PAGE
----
Offence from defence

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One of the key drivers for the Oilers success in the last month has been their ability to create more offence at even-strength (5v5) than they’ve allowed. In their first ten games of 2020, the Oilers have posted a Fenwick For% (i.e., their total share of unblocked shot attempts for and against) of 52.96% – which has them in the top ten league-wide. Prior to January, they had posted a Fenwick For% of 48.18%, ranking 23rd in the league.

There’s definitely been a gradual uptick in the Oilers ability to control the total share of scoring chances, especially over the last month. Below is a graph showing the Oilers share of unblocked shot attempts over rolling twenty-five game segments this season.

FF25 - 20200204

The Oilers started off okay, but they’ve been poor at out-chancing opponents pretty much all season. The team still hasn’t posted a Fenwick For% above 50% over a twenty-five game segment, but it appears they’re on the right path and should clear the break-even mark soon if they continue to play well. If the Oilers have any hope of having a positive goal-differential at even-strength, they’ll need to have the puck more frequently and be playing in the offensive zone as much as possible.

Based on the recent spike in Fenwick For%, I suspect that the integration of mobile talent like Caleb Jones on the back-end, along with speed and skill up front in Kailer Yamamoto has had the desired impact expected by management and the coaching staff. But it also sounds like the coaching staff made some tactical changes coming out of Christmas break that’s been driving their offensive success.

Following the Oilers win against the Flames in Calgary, defenceman Ethan Bear was asked why the team has been playing well since the end of December. Bear has been excellent this season, playing significant minutes on the top pairing with Nurse and adding mobility and skill to a roster that was in desperate need of it. Bear’s response included the typical player comment about how the team was sticking together and all that good stuff, but he also added this tidbit about where he felt the offensive output was coming from.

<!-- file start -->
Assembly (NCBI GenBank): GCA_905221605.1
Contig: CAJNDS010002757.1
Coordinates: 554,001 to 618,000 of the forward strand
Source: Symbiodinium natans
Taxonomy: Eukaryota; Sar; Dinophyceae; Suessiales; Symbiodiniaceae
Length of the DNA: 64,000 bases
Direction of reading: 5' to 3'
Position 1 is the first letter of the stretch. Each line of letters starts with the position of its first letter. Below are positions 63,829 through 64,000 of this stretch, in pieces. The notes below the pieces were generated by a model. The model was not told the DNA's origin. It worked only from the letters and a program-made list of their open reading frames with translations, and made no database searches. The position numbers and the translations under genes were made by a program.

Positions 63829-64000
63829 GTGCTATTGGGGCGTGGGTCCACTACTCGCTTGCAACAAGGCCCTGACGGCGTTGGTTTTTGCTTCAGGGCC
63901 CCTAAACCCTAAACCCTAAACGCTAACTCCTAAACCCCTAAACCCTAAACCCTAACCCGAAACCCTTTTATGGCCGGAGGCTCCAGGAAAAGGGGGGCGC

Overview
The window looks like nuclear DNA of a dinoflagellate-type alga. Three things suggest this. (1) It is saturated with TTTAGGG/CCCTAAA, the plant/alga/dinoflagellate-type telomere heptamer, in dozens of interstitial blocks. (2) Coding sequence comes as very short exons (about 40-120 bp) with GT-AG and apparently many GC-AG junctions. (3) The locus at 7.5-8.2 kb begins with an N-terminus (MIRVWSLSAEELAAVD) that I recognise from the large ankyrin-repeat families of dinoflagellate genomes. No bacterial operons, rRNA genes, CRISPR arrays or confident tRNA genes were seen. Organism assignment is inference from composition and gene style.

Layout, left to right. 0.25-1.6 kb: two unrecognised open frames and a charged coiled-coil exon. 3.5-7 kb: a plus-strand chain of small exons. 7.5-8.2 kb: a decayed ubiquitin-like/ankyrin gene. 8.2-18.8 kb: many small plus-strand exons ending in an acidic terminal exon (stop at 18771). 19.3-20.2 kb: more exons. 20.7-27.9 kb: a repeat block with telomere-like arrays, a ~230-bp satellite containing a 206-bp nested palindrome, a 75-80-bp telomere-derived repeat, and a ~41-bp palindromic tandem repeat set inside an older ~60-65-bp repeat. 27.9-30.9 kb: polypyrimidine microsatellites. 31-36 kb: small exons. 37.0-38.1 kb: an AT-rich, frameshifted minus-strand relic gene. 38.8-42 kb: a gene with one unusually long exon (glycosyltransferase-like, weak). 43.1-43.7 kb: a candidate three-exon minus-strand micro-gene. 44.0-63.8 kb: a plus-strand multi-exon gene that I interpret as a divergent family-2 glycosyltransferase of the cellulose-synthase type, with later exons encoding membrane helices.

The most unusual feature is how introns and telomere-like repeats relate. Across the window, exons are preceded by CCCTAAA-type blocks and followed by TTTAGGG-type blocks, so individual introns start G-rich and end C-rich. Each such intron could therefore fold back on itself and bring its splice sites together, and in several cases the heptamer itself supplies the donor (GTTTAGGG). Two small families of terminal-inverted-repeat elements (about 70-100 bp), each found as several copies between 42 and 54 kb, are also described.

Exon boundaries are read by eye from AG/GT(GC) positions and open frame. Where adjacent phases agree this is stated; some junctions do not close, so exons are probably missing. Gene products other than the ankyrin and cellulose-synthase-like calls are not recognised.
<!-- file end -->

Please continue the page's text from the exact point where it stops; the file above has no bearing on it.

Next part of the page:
“Letting our offence come from defence. Helping each other out in the backend. And getting those short-share passes. And everyone is working into position.”  – Oilers defenceman Ethan Bear (Source)

Oilers forward Gaetan Haas, who has carved out a nice role for himself as a depth centerman, made a similar comment prior to the game against the Coyotes in Arizona when asked about the Oilers recent success.

“For sure the mindset changed after that game around Christmas. We wanted to do the right things well, and we’re starting to play smarter and easier trying to go out of the d-zone as fast as we can.”  – Oilers forward Gaetan Haas (Source)

Whatever changes the Oilers coaching staff made after the Christmas break to the defensive zone structure and breakouts at even-strength are clearly working with the Oilers posting a Fenwick For% above 52%.